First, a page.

Galen secures the keys tightly in his fist to keep them from making noise as he steps away from the scene. The three men are shouting now, and the mech begins to feel bad for causing such a scare, but it couldn't be helped. He can feel their racing heartbeats as he walks away.

"The keys are gone!" A pause. "My god.. look, they got torn right off me! Look at this!"

The giant winces.

"You'll get 'em back in a few minutes," he whispers, darting around to the front again to finish what he started.

Galen peers down at the small pieces of metal, dwarfed by his enormous hand, as he kneels in front of the front doors again. "Now which one?"

He scans the dimensions of the lock - it would take him too long to get measurements exact enough to fit the right key to it, but an approximation rounded to the nearest millimeter eliminates seven of the nine keys in short order.

"Last two," he says to himself, trying to get enough of a grip on the tiny thing to push it in and give a little jiggle. His hearth-fire is burning hot and wild, nanenes having a field day at the sudden surge in energy output. He can feel it in the way his colloid ducting is beginning to tingle. But this key is no good.

The next one works. A muffled cry of triumph attempts to leave him, but he catches it behind his denta as he pries the glass doors carefully open and squeezes inside. Before he sets the collection of metal strips aside on the floor, though, he holds the correct one up to his face and takes careful measurements of it in the hopes that they don't change the lock if he returns the ring. Just in case there's a next time.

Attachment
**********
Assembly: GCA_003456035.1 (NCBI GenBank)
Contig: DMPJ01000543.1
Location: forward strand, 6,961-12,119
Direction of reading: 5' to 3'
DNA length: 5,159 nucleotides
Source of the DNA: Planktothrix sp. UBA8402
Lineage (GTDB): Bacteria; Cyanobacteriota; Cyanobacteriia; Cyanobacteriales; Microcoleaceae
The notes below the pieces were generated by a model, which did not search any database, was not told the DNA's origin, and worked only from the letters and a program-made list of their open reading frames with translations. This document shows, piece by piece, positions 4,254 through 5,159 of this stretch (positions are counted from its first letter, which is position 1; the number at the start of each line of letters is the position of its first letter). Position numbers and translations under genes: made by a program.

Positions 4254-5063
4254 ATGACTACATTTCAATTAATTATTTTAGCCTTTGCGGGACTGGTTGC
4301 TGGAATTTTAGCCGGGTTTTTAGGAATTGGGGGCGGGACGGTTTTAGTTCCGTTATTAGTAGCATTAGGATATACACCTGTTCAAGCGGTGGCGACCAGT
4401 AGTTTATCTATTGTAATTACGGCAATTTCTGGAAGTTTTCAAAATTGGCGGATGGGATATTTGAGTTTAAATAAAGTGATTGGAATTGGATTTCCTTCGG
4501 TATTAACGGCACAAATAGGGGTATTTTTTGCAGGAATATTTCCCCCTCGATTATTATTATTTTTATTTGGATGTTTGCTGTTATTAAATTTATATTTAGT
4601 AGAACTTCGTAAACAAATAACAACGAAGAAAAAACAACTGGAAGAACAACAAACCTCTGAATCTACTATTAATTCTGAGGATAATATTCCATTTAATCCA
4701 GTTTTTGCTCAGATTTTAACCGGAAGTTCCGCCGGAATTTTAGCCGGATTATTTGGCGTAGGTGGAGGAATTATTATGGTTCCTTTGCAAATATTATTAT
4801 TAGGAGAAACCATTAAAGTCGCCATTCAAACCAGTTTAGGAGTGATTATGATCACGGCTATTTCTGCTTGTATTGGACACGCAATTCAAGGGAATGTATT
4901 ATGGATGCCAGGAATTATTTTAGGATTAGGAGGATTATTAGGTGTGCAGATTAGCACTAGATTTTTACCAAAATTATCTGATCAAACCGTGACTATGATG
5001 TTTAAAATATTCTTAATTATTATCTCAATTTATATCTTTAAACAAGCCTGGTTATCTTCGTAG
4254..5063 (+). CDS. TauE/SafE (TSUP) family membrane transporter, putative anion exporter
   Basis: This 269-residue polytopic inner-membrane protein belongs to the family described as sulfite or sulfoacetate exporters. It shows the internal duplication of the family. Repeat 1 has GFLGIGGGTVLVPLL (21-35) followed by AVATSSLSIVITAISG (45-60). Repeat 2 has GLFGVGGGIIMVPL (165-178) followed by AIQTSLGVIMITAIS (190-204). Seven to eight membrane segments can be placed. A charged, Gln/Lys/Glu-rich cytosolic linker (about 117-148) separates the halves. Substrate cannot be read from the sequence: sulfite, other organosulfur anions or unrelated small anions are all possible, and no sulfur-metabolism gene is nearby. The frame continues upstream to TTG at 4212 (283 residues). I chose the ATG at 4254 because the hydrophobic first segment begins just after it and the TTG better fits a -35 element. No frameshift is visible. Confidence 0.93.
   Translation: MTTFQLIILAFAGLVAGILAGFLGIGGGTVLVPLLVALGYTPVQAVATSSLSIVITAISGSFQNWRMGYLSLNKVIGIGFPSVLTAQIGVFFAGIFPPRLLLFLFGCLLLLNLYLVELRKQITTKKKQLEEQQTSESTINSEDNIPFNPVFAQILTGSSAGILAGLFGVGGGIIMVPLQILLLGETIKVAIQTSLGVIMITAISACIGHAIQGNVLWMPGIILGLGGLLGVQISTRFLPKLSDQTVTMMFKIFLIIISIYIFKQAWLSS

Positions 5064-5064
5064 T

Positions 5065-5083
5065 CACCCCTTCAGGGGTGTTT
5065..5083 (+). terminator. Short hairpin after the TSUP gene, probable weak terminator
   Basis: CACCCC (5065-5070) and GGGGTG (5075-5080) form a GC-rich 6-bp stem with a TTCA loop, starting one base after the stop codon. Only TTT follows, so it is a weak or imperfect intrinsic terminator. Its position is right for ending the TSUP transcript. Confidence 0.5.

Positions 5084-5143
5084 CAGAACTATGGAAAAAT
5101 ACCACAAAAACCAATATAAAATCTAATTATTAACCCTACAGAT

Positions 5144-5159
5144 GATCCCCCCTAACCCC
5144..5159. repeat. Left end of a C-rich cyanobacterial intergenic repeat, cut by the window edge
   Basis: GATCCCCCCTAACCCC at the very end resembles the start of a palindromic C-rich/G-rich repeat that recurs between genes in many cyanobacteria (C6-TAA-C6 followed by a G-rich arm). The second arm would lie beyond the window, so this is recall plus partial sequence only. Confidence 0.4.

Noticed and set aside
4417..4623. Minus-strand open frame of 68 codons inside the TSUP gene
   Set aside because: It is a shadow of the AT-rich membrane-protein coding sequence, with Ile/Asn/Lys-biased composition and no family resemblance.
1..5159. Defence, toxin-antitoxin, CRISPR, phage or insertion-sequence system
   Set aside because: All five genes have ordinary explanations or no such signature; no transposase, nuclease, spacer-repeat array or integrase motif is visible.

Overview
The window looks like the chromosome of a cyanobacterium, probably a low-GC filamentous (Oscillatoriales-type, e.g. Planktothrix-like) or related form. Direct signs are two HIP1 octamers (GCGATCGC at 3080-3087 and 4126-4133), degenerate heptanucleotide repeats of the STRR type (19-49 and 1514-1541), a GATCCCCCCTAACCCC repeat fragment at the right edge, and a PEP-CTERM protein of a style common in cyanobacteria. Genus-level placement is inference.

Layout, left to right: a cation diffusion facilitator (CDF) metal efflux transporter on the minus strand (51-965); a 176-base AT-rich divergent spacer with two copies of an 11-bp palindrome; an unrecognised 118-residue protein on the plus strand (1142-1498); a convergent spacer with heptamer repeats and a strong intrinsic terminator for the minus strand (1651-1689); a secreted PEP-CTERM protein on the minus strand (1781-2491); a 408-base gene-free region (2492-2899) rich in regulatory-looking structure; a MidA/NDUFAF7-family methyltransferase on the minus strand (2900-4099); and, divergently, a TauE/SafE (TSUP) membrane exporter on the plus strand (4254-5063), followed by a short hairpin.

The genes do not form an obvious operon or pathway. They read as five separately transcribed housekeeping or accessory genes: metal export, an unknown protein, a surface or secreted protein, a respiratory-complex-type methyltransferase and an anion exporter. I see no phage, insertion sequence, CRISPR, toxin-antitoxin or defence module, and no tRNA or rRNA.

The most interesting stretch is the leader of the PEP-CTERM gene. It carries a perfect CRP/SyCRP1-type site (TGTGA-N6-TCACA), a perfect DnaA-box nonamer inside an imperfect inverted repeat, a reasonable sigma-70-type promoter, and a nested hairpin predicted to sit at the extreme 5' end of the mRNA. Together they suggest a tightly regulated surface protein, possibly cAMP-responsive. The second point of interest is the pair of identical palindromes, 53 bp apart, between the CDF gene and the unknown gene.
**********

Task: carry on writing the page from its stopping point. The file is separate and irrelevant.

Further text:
When he's done, he rises up to his full height, making sure not to hit his head on any light fixtures. "Thank the stars humans have a taste for tall ceilings," he murmurs, looking around.

While places of mercantile business follow a pretty universal design, no matter the species that owns it - and humans being no exception - being here is still a definite thrill. He's made it across enemy lines and is, at the moment, free to roam their terrain.

The store is divided into two basic regions, it seems to him at first glance: the perimeter, which appears to have more basic foodstuff, and the interior, composed of orderly aisles, which has more heavily packaged varieties. He looks from one colorful box to the next and suddenly feels ridiculous.

I have no real clue what humans eat, do I?

Would it be better to get her a lot of one thing, or small amounts of many things? What foodstuff needs processing to be palatable? To be edible? What if she doesn't like what he gets her?

He turns to the internet again.

balanced human diet

A lot turns up. A lot. Videos of television personalities, millions of websites and scientific studies - wait, do humans not even know what they ought to be eating themselves?? - hits for snake oil salesmen, references to something called "Soylent", and even a hardy side of joke pieces.

"I've made a terrible mistake, haven't I?"

The clock is ticking, and the mech is beginning to feel that he's outstayed his welcome when something catches his attention amid the morass of search results: something called a "food group".

food groups